Understanding aggressive investment strategy

The aggressiveness of an investment strategy is determined by the relative allocation to high-reward, high-risk asset classes within the portfolio. For instance, Portfolio A, with an asset allocation of 75% equities, 15% fixed income, and 10% commodities, can be considered quite aggressive, given that 85% of the portfolio is weighted toward equities and commodities. However, Portfolio B, with an asset allocation of 85% equities and 15% commodities, is even more aggressive.

Even within the equity component of an aggressive portfolio, the composition of stocks can significantly affect the risk profile. For example, a portfolio consisting solely of blue-chip stocks is less risky than one holding small-capitalization stocks. In this context, Portfolio B might be considered less aggressive than Portfolio A, despite having 100% of its weight in aggressive assets.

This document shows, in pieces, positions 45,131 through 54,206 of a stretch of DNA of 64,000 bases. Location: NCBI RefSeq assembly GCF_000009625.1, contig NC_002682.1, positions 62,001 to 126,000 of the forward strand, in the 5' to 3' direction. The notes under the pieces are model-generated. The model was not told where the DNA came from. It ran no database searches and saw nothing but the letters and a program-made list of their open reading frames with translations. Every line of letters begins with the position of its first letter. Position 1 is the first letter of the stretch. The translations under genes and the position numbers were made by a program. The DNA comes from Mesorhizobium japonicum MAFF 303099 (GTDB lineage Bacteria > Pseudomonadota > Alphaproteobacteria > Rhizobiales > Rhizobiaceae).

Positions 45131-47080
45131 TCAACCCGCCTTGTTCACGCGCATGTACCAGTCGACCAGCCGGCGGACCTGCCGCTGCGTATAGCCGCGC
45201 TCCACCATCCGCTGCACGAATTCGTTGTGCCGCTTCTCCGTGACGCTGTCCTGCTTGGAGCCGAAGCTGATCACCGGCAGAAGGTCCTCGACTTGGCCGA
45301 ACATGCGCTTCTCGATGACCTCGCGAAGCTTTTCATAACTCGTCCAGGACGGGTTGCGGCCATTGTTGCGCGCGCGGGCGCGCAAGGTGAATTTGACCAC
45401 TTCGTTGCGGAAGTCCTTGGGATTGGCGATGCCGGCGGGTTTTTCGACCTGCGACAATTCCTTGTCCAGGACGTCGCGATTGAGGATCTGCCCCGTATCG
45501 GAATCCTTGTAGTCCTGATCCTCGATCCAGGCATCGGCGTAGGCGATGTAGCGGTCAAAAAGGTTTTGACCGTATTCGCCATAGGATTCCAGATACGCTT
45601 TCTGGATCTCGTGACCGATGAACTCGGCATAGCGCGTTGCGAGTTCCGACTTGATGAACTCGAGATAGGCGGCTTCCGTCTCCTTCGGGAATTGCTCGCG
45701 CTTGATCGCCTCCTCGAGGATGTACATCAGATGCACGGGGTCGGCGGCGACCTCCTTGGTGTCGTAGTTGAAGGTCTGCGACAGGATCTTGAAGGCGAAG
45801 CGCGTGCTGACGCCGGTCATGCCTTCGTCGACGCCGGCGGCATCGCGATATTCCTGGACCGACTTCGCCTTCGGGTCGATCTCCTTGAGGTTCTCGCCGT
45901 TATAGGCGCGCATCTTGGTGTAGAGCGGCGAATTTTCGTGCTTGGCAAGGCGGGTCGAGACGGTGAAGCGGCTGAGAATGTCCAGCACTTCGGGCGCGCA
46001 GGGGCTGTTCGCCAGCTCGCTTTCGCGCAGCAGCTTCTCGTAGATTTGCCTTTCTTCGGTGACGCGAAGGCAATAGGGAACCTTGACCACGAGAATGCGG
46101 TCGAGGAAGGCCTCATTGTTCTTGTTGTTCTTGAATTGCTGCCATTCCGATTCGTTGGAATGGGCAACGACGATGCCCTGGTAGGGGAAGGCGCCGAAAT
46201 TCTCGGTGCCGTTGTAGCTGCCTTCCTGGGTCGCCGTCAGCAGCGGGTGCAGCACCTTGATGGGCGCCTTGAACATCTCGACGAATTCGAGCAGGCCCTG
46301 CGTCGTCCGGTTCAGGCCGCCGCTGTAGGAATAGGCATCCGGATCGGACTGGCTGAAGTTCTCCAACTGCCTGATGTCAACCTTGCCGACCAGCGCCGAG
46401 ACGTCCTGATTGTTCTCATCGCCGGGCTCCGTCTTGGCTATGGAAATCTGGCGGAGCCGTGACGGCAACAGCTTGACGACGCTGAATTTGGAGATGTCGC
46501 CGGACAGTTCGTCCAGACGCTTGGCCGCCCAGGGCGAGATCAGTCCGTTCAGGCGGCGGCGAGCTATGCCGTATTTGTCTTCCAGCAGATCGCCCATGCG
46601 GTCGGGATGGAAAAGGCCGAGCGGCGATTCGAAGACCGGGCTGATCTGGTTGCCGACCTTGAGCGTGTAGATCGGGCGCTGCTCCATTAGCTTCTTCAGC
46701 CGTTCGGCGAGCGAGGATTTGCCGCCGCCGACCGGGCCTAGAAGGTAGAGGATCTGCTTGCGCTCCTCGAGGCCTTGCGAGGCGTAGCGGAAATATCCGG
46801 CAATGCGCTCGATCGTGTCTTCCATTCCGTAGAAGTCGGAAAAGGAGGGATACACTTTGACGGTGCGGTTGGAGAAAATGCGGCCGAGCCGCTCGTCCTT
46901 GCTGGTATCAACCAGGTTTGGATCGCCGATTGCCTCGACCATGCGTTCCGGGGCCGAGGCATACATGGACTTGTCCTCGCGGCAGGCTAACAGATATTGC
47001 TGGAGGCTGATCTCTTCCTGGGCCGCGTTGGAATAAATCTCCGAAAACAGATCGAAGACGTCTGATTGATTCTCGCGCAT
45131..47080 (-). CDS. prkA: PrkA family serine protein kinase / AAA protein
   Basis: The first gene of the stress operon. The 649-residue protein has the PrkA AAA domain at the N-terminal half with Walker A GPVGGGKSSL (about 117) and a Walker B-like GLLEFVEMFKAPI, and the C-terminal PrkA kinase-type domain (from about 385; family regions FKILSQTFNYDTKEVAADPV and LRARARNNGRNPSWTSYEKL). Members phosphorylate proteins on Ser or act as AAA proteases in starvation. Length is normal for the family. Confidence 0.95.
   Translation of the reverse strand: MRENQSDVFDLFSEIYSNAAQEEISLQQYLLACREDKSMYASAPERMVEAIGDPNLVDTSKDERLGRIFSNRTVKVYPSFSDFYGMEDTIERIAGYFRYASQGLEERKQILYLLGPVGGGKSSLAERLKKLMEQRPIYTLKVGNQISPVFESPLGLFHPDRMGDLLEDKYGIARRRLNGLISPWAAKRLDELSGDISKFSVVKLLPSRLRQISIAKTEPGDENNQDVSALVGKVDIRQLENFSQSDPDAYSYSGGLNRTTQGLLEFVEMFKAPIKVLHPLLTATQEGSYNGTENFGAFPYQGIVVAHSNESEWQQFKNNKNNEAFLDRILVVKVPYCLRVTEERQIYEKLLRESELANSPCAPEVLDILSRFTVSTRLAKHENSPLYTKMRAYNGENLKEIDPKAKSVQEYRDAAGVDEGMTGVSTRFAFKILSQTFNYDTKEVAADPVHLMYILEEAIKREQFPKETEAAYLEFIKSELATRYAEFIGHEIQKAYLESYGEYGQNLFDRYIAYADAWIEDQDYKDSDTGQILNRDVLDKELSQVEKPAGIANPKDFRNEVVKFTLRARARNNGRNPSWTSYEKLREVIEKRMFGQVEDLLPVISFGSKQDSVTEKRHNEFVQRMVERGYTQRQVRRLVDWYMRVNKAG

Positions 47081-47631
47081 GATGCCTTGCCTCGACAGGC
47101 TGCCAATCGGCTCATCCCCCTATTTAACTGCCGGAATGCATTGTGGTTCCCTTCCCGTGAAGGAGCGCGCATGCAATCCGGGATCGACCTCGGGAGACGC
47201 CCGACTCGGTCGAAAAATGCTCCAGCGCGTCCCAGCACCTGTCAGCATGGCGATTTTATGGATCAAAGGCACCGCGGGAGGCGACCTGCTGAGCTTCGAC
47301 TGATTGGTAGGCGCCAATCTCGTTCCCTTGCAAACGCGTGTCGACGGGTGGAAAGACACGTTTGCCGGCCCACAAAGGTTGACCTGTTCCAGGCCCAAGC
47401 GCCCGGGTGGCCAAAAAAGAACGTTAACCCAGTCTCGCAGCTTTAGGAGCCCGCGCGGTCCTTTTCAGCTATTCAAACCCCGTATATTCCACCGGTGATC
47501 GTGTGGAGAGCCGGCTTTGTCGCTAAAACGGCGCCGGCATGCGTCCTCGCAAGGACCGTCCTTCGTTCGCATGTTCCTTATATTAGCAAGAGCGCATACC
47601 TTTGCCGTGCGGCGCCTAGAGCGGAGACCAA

Another aspect of an aggressive investment strategy is asset allocation. A strategy that equally divides available funds among 20 different stocks is relatively aggressive, but dividing the same amount among just 5 different stocks is even more aggressive.

Aggressive investment strategies may also incorporate high turnover, where investors chase stocks that exhibit strong relative performance over a short time period. While high turnover can lead to higher returns, it can also increase transaction costs and the risk of poor performance.

Aggressive investment strategy and active management